That day, I went to meditate alone in the field in accordance with the practice, instituted by the early sages, to set aside time on one's birthday for private contemplation. I secluded myself, recited chapters of Psalms, and meditated upon the unifications of the divine names as prescribed in the teachings of Kabbalah.

Thus engrossed, I was completely unaware of my surroundings. Suddenly, I beheld Elijah the Prophet standing before me, a smile on his lips. In Reb Meir's home, and in the company of other hidden tzaddikim, I had, on occasion, merited a revelation of Elijah the Prophet, but never before on my own, so I wondered at the reason for this unexpected vision. I also could not understand the significance of the Prophet's smile.

Elijah said to me: "You are toiling mightily, investing great effort and concentration to meditate upon the unifications of the Holy Names implicit in the verses of the Psalms compiled by David the King of Israel. On the other hand, Aaron Shlomo the innkeeper and Zlateh Rivkah the innkeeperess are completely unaware of the unifications that emerge from the utterances, 'Blessed be He for ever and ever,' expressed by the innkeeper, and 'Praised be His holy name' uttered by the innkeeperess. Yet these words resonate through all the worlds, causing a greater stir than the unifications configured by the greatest tzaddikim."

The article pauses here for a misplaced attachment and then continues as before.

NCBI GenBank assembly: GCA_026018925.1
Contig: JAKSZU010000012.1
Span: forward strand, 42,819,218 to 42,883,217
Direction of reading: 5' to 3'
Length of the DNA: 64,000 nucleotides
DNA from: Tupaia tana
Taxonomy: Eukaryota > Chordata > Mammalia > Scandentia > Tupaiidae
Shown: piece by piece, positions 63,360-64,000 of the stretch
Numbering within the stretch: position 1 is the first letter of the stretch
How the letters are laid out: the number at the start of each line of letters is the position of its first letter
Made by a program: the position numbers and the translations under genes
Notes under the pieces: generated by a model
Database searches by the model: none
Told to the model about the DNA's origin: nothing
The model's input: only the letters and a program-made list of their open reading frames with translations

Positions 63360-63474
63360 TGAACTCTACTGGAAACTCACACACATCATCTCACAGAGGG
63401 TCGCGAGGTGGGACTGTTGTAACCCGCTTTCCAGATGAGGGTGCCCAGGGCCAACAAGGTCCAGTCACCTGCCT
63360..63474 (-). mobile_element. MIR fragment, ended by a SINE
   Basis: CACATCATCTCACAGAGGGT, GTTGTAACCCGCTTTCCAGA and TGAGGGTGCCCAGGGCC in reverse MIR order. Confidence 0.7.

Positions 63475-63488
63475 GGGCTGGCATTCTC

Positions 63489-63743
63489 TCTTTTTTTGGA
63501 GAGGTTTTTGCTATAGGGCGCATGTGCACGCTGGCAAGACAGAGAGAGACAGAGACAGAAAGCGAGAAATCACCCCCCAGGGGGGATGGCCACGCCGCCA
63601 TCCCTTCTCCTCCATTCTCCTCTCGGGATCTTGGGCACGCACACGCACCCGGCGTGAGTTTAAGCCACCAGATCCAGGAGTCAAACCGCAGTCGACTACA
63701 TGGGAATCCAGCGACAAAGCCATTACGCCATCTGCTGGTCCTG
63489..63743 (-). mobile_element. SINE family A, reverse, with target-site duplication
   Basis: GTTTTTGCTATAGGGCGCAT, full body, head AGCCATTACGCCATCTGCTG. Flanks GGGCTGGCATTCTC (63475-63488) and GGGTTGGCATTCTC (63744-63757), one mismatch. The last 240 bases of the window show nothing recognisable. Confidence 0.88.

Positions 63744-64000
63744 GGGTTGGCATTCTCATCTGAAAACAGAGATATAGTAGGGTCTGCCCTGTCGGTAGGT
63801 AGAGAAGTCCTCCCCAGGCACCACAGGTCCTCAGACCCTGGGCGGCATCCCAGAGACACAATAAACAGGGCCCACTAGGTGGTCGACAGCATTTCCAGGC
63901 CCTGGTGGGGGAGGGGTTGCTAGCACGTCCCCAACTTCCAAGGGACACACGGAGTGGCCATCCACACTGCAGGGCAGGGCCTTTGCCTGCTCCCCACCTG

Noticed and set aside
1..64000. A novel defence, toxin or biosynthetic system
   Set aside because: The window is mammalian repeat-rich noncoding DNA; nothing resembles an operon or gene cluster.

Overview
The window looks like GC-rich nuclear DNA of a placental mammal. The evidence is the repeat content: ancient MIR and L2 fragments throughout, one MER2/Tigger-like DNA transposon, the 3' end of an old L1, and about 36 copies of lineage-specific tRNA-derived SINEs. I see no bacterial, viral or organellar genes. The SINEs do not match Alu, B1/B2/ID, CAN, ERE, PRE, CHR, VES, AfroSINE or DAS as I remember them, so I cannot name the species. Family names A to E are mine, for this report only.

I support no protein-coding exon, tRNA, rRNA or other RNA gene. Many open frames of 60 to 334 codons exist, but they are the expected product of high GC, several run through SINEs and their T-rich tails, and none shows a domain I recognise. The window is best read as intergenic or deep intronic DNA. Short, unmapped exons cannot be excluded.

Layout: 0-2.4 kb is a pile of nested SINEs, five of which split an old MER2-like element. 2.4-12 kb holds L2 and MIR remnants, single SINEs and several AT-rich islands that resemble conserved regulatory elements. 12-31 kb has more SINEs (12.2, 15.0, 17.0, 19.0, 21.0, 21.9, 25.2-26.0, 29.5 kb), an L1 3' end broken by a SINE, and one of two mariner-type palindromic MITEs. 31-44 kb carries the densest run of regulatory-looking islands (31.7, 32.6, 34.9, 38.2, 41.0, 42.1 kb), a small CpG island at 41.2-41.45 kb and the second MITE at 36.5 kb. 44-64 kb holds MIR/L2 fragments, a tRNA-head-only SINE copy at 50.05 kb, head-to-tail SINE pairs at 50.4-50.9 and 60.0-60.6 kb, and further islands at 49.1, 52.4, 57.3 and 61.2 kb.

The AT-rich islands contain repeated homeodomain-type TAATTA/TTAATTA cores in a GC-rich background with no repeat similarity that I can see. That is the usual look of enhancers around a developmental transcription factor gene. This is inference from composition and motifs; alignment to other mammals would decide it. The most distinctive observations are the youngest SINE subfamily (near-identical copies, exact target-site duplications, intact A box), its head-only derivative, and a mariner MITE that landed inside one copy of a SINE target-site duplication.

Elijah the Prophet went on to explain to me the great pleasure that G‑d derives from words of gratitude and praise uttered by men, women and children, especially by simple folk, and especially when this is done on a consistent basis, reflecting a pure faith, wholesome heart, and a state of perpetual attachment to G‑d.

From that point on I embarked upon a new method of serving G‑d: to bring about the speaking of words of praise to G‑d . Wherever I went, I would talk to people, inquiring after their health, their children, their livelihood, and they would all reply with expressions of praise to the Almighty ("Thanks to G‑d," "Blessed be His Name," and the like), each after his or her manner.

For many years I pursued this practice. At a conference of the fellowship of hidden tzaddikim it was resolved to adopt this method of divine service, which in turn became the beginning of an approach which stressed the importance of brotherly love toward every Jew, regardless of his or her degree of Torah knowledge or spiritual attainment.